Cycling in Sydney Australia
Wed 23.7.14 - I counted 3 bikes in 45 minutes on Cleveland Street, just after dark, completely without lights, in the kerbside lane.
It's clear to me that these cyclists have no idea how difficult it is for motorists to see un-lit cycles, just after dark, on a busy road like Cleveland St. If this is in any way typical of a Sydney arterial, no wonder cyclists are getting killed and injured.
I thought of writing to the papers, but that probably wouldn't reach these riders. Someone's going to ket killed! What can we do?
Well no. Sorry Dan. Ride out here beside Terry's Creek. You would realistically assume a cyclist would ensure they were visible. Yet unfortunately those who are unlit cannot be seen in advance. By daylight I can predict my line around bind corners. By night I have to ride at half pace, making my arrival at home about half an hour later so as to not hit the inlit ignorami.
Good. So you ride to the conditions; when visibility is poor (dark, fog, rain etc), you have to ride slower. Bingo. Where's the problem?
The problem is those who think they are entitled to ride / drive at the same speed in those conditions as in daylight, and think that it's the responsibility of others to ensure that they are able to do so with impunity.
(I'll probably being deliberately inflammatory, as my feelings on this are coloured by being hit by a car driver just the other night. I have two excellent bright lights on my bike, and he also had headlights pointing straight at me...)
I saw a cyclist in the CBD last week coming down the street, without lights and some pedestrians were crossing the road ahead - The cyclist assumed the pedestrians had seen her but they obviously had not - Most people are conditioned to look for cars (hence they even miss motorcycles) but I'm sure the lack of lights was a contributing factor in this case too as it was point blank range.
A very close call (and a big shriek) but thankfully no collision - The cyclist was travelling at a pretty serious speed too!
I must admit though, I haven't noticed too many people without lights so not sure how big an issue it is in Sydney...
Took some pics this evening to show some guys i work with why i think they should have more than a dim little 1 LED light on their bikes. Thought id share a pew pics here also. Note this is not looking through a car side window either. Most had lights. Some were very bright but many were not very bright at all. Many also had only a tail light. In the 15 or 20 min i was out there I would have seen about 15 or more with out any lights at all. So if you want to bee seen you decide who is more noticeable .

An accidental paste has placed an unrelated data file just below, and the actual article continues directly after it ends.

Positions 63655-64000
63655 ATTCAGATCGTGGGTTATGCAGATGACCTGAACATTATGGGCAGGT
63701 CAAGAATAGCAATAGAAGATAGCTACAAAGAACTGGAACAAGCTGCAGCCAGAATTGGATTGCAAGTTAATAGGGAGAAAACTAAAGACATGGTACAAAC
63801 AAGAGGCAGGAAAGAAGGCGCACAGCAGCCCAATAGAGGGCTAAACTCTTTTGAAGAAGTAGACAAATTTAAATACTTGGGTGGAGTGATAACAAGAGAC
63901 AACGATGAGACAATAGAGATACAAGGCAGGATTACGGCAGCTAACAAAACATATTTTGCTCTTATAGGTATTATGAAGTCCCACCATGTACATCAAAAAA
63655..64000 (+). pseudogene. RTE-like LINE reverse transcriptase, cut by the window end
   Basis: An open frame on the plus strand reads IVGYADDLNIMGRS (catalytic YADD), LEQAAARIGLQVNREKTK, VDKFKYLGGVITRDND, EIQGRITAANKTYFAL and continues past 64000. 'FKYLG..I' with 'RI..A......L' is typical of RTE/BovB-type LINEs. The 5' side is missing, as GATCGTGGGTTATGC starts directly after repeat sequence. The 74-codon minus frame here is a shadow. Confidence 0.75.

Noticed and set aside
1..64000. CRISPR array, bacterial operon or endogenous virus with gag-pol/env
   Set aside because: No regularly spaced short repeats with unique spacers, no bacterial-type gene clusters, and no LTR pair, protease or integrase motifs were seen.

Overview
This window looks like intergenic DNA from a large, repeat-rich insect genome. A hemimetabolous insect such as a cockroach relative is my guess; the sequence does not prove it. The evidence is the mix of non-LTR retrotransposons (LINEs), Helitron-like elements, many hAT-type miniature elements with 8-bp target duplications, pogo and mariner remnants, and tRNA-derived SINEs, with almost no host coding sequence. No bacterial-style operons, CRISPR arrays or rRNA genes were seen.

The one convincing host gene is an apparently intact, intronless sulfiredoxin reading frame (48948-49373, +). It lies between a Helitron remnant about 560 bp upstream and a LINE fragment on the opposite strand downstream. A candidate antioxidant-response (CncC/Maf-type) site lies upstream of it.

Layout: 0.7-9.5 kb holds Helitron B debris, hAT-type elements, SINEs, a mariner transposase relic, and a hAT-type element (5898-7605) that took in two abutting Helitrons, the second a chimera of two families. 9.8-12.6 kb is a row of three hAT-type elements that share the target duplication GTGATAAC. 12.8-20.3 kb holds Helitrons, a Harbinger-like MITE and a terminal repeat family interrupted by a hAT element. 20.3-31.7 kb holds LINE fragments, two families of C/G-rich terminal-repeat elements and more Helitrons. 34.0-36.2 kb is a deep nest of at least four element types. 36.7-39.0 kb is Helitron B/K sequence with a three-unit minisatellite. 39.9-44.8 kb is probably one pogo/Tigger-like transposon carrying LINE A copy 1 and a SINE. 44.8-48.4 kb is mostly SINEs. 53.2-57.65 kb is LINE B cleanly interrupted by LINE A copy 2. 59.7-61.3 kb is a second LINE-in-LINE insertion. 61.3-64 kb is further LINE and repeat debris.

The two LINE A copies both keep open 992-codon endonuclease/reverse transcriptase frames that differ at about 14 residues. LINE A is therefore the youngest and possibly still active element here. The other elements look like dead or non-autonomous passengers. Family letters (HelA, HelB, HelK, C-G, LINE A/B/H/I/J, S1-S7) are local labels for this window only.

I continue to be concerned about the safety of unlit riders and what might be done to save them from injury or death.
Rather than trying to intercept them and explain the difficulty motorists might have in avoiding them (which I have previously suggested), what about a cheap flyer? Stopping them and attempting to conduct a conversation amounting to a safety lecture might not go down too well, but if I (I mean, WE) were to carry a small brochure / flyer explaining the size of the risk they are taking, they might just read it at the end of their journey and adopt the suggestion(s) therein..
Does any BUG feel motivated to design, print, and organise distribution of such a cheap brochure?
Am I wrong or would those people just shrug and say "f... off". That is what they say to me. Their attitude is ..."I can see so what's the fuss about. mind your own business".
They bought a bike and it had no lights.
what is the legal requirement for selling a bike Noel? bell, reflectors (front/rear/side?). Obviously not lights.
IANAL and IHNFI but I would hazard a guess that although there is a standard that applies to business selling bikes, one doesn't apply private individuals reselling them (i.e. second hand). When you sell a secondhand car you need to have a recent (withing 30 days?) pink slip from memory, but as there is no requirement for a bike to have or maintain something similar, a private reseller couldn't be expected to provide one. Instead it is reincumbent on the user to ensure it meets the legal requirement when used on the road.
Note the only reflector requirement by law is a red, rear-facing one (of a certain size, viewable from either 100 or 200m with normal beam headlights aimed at it), if being ridden at night.
I once purchased a new road bike that came out of the factory without pedals (as many do, knowing most riders have a particular preference), and I had some to fit to it, but the store wouldn't let me wheel it out of the shop without installing some cheap and cheerful flat, plastic pedals to it, in order to ensure they were abiding by the standard. It also had a bell installed (not sure where that is now) but no reflectors (which saved me having to remove them, and return them to the store with the pedals for use on the next pedal-less bike they sold.
I actually like the idea of spreading the word on cycle safety to city commuters. I have been thinking about putting some basic materials together in a way to also promote a site I've just launched (yes there is a bit of a commercial interest there I guess) but the main difficulty is distribution as me walking/riding around the city handing these out is going to reach a very limited number of people!
There will be many that shrug it off, but if drip fed in a non confronting way it might actually lead to greater awareness over time.